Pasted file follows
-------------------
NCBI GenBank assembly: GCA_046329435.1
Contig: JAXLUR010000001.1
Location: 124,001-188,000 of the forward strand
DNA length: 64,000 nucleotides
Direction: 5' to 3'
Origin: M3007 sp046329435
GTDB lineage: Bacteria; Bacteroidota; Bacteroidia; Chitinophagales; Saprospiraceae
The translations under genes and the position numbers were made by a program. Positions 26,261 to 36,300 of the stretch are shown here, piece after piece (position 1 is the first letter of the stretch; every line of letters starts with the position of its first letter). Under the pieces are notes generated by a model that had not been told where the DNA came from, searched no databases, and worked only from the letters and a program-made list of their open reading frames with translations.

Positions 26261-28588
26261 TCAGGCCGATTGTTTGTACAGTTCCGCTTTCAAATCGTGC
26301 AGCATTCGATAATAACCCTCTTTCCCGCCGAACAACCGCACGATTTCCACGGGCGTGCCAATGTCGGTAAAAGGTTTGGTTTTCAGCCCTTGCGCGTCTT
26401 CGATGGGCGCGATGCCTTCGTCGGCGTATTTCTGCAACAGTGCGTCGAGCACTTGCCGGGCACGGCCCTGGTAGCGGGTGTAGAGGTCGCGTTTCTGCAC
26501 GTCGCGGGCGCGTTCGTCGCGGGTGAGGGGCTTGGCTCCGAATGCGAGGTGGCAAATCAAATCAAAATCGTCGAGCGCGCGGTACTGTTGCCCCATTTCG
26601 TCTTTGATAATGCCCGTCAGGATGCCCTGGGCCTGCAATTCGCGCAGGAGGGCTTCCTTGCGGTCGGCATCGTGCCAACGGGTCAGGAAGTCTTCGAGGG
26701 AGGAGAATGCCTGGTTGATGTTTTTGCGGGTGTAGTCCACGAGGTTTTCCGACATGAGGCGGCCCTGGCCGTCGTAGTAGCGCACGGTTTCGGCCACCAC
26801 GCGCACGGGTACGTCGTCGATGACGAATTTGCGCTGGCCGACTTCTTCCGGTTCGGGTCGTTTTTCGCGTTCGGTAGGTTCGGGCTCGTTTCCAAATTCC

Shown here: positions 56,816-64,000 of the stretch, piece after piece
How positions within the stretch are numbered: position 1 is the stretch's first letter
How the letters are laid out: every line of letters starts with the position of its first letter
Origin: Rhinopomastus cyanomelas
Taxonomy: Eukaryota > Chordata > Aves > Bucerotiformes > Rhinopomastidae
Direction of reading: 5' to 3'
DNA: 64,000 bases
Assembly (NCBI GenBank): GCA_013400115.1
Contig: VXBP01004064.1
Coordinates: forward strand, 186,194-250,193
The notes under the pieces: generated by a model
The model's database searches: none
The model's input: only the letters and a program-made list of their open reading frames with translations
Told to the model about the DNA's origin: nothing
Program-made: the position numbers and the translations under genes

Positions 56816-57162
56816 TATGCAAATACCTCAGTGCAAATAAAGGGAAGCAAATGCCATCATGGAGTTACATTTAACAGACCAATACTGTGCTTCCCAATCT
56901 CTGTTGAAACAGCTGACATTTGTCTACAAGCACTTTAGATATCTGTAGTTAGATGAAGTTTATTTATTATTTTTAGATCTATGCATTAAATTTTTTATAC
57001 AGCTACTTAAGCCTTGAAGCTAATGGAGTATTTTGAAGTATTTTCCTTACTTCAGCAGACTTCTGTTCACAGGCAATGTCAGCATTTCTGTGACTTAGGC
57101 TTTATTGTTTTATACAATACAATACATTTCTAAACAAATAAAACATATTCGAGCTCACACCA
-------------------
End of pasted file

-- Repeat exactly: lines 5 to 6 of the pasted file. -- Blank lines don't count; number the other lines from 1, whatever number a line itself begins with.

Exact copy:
Direction: 5' to 3'
Origin: M3007 sp046329435